Warmth rekindled in Hattie’s lower regions. She tamped it down before her cheeks could flush. Men often attempted to trifle with her. She knew how to quash such inclinations. “Is this gift for your wife, or perhaps your daughter? Maybe your mother or grandmother?” She named all the females in a man’s life the mention of whom would make him feel guilty for dallying.
His smile broadened as if he knew exactly what she was doing. “Ah, no. This lady is merely a good friend.”
Mistress Hattie mentally translated.
“This is a farewell gift as our ways must soon part.”
“Something tasteful would be just the thing. I trust your judgment as far as decorating it. A friend pronounced you the finest milliner in London.” He glanced around. “And I can see that you have quite a talent.”
Notwithstanding Mrs. Darrow’s vulgar hat, which Hattie wished she had not put on display. She felt unaccountably pleased at his assessment, even though she felt quite certain this fellow handed out compliments like penny candy.
“Thank you,” she replied.
Again his eyes pierced her. “Thank you for creating a perfect gift that will say I appreciate you, and pray we may remain friends.”
The end of an affair with a meaningless token. Hattie’s temper prickled on behalf of this unknown paramour. What a cad the man was. She should not find him attractive at all.
She drew his attention back to the mannequins and pointed out a side-angled straw with a minimum of embellishment. “Will this do? If so, I will wrap it for you.”
“No hurry. Make one similar to it and I will stop by to pick it up.”
There was no way she would create a hat on account for a stranger who might never return. Bad enough when her regular customers were slow in paying their bills. Such was the hazard of being in trade. The more prestigious the client, often the worse they procrastinated, even if they were wealthy.
“I’m afraid I must ask for payment in advance,” Hattie said firmly.
Another smile carved a groove on either side of his mouth. “Of course. How much?”
Hattie quoted a price then retreated behind the counter. Her customer paid the required amount, and she slipped the money into her cash box under the counter. “May I have an address for delivery?”
He shook his head and a lock of dark hair escaped its pomade to tease his forehead. “I’ll return in… How long will it take?”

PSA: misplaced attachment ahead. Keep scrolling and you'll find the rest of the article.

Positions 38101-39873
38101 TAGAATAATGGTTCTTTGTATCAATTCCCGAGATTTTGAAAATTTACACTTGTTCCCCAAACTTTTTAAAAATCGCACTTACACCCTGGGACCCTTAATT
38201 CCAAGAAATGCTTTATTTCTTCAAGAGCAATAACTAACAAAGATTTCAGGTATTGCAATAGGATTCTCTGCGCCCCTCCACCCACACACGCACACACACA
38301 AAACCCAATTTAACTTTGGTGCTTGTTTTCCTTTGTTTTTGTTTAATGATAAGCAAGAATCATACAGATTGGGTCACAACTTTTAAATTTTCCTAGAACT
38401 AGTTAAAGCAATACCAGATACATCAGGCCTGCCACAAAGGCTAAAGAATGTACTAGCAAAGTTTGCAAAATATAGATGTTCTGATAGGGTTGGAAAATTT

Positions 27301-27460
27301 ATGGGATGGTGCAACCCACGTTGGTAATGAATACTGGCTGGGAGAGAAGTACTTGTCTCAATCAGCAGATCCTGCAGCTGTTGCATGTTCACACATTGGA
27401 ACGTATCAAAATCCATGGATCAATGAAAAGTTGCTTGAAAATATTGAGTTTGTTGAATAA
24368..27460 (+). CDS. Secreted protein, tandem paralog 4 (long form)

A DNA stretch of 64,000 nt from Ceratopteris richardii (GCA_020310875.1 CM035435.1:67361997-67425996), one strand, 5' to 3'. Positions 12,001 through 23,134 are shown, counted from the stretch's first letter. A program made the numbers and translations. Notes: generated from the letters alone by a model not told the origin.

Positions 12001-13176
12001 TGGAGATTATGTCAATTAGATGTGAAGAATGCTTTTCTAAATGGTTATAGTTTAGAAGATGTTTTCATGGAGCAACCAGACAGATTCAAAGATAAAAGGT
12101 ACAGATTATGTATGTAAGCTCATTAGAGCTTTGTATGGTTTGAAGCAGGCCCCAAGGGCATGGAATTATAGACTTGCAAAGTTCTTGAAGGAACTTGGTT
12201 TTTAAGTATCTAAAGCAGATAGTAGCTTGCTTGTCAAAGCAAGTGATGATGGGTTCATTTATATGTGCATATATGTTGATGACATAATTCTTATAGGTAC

“Two days. If you don’t wish to wait, you may take the display model with you,” she urged.
Now the transaction was complete, the fellow leaned lazily against the counter. “I don’t mind returning. Are you always so eager to be rid of your customers? On another day I might be persuaded to buy a pair of gloves or a fur tippet or something.”
“I don’t sell tippets. And it isn’t the season for them.” With his money in her till, she could afford to be rather caustic.
Her sharp tone only spurred him to laughter. “I don’t blame you for thinking me a reprobate, but I wish to assure you I am at least an honest one.”
“Are you certain you understand the definition of the word?”
He grinned. “Aren’t you a clever thing?”
His patronizing tone made Hattie bristle. “I am not a ‘thing’ at all, but a person, a business person to be precise. One who demands respect from her customers.”
“I did not intend to sound so frivolous. I offer you my abject apology, madam. A woman as beautiful as you must be forced to fend off unwanted attention too often. I apologize on behalf of my gender,” he said without a smirk. “It occurs to me I never introduced myself. Guy Hardy.” He offered a hand to shake, his expression as open as the sky on a cloudless day.
“Mrs. Harriet Glover.” She took his hand to shake it once, briefly pressing palms. The effect of the touch was electric. Even after she’d returned her hand below the counter, her flesh still tingled.
“You are married?” Hardy asked.
“My husband is deceased,” she lied. A widow in business was not uncommon, a single woman, living by her own means was rarer than a unicorn.
“I’m sorry for your loss.” He paused. “To own a store is an admirable achievement. You must have a head for business as well as the creative touch.”
His compliment seemed sincere enough so she replied politely, “Thank you, Mr. Hardy.”
He remained, looking into her face a moment longer, while his fingers tapped the brim of his straw boater. Then he dipped his head and offered a farewell. “Good day, Mrs. Glover. I shall return soon for the hat.”